Washington, April 11 : MIT researchers have found a cost effective way in detecting hurricanes, by placing microphones deep under water to measure wind power as a function of the intensity of the sound of an approaching hurricane.
The roiling action of the wind, churning up waves and turning the water into a bubble-filled froth, causes a rushing sound whose volume is a direct indicator of the storm's destructive power, measured by the hydrophones.
Nicholas Makris, associate professor of mechanical and ocean engineering and director of MIT's Laboratory, developed this method for undersea remote sensing.
Along with his former graduate student Joshua Wilson, Makris showed that Hurricane Gert, in 1999, happened to pass nearly over a hydrophone anchored at 800 meters depth above the mid-Atlantic Ridge at about the latitude of Puerto Rico.
"The case produced exactly the results that had been predicted, providing the first experimental validation of the method," said Makris. "There was almost a perfect relationship between the power of the wind and the power of the wind-generated noise," he added.
According to Makris, the current warning systems are estimated to save 2.5 billion dollars a year in the United States, and improved systems could save even more.
Since many parts of the world that are subject to devastating cyclones cannot afford the cost of hurricane-monitoring aircraft, the potential for saving lives and preventing devastating damage is even greater elsewhere.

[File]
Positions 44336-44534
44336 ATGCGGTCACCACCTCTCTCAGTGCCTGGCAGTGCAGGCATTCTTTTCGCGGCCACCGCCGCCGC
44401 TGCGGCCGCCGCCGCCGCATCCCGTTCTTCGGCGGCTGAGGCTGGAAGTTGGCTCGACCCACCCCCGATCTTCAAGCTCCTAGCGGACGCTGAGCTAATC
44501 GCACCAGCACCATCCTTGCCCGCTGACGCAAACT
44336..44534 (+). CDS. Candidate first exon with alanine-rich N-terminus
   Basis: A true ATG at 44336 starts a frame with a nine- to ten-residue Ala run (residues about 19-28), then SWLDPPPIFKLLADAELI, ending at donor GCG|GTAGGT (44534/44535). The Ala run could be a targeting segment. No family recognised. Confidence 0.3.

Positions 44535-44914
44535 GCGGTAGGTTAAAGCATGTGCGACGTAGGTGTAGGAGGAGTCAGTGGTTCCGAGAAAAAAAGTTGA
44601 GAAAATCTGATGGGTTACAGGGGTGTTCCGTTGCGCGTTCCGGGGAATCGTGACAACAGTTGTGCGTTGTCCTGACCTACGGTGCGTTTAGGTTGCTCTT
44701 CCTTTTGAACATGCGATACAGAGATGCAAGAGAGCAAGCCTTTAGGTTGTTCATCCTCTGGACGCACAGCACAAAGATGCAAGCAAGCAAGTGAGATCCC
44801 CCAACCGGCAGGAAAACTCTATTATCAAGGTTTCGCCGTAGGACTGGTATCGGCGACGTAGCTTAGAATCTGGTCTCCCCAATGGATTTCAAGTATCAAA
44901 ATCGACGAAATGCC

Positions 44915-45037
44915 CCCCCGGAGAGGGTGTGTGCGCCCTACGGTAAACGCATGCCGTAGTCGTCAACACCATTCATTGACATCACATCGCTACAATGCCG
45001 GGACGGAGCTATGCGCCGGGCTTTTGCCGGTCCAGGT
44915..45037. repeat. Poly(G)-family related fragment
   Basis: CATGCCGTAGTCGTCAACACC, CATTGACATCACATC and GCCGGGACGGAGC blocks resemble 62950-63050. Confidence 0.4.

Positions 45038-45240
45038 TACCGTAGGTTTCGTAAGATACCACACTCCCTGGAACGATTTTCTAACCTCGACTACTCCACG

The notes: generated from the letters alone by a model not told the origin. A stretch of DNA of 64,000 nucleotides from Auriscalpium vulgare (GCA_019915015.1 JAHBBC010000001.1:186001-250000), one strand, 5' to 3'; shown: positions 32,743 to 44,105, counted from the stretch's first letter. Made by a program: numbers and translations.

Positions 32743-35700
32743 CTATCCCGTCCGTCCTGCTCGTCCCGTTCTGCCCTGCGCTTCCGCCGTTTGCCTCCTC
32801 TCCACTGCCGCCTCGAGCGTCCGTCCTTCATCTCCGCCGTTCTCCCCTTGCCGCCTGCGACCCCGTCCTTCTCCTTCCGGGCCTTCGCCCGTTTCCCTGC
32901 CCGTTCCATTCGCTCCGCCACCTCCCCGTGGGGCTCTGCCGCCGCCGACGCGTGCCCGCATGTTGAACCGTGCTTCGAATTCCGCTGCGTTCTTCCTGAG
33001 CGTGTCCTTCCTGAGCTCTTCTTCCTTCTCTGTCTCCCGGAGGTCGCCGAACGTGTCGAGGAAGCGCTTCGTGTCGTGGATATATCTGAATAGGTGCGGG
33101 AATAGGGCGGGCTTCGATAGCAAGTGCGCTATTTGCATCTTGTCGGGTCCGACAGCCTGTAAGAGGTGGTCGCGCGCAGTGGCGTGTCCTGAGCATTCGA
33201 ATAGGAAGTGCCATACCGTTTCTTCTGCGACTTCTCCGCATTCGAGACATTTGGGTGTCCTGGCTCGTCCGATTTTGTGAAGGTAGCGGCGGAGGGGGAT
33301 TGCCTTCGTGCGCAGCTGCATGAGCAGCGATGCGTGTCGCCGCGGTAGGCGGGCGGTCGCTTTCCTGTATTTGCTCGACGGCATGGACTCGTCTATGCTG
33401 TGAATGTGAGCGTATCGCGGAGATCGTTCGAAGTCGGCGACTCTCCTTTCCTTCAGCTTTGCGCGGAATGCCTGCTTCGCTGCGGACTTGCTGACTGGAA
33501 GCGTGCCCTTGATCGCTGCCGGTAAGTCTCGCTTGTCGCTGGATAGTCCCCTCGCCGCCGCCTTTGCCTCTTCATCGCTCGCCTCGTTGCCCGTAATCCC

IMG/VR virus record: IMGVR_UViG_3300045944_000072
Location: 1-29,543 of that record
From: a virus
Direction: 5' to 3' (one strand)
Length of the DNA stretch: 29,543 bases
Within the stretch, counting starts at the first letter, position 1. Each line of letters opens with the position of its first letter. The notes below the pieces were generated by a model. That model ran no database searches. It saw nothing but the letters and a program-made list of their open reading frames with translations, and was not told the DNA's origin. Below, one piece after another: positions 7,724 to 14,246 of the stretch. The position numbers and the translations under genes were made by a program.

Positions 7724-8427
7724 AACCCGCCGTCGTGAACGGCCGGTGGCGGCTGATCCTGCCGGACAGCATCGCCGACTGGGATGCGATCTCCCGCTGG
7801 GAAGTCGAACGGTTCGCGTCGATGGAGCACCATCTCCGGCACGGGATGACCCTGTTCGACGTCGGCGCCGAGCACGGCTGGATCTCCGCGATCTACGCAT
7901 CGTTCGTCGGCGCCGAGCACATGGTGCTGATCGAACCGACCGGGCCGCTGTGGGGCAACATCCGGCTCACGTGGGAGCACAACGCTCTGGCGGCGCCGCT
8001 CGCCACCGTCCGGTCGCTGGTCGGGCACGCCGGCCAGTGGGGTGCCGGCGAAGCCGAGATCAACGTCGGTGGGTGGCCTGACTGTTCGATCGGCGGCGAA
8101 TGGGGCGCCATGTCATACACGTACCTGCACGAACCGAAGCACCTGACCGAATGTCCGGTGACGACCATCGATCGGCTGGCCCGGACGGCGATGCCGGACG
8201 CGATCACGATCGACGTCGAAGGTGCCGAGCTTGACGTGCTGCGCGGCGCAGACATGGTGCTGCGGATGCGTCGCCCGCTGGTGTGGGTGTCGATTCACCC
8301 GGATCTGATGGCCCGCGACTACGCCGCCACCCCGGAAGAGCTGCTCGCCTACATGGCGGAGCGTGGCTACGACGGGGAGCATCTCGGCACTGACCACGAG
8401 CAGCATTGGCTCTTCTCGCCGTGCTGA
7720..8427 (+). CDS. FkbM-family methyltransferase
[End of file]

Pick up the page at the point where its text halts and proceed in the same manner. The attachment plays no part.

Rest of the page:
To that end, Makris has been collaborating with the Mexican Navy's Directorate of Oceanography, Hydrography and Meteorology, using a meteorological station on the island of Socorro, off Mexico's west coast.
The island lies in one of the world's most hurricane-prone areas - an average of three cyclones pass over or near the island every year.
The team installed a hydrophone in waters close to the island and are waiting for a storm to come by and provide further validation of the technique.
According to Makris and Wilson, when there's a hurricane on its way toward shore, a line of acoustic sensors could be dropped from a small plane into the ocean ahead of the storm's path, while conditions are still safe, and could then provide detailed information on the storm's strength to aid in planning and decision-making about possible evacuations.
The total cost for such a deployment would be a small fraction of the cost of even a single flight into the storm, they said.
Permanent lines of such sensors could also be deployed offshore in storm-prone areas, such as the Sea of Bengal off India and Bangladesh.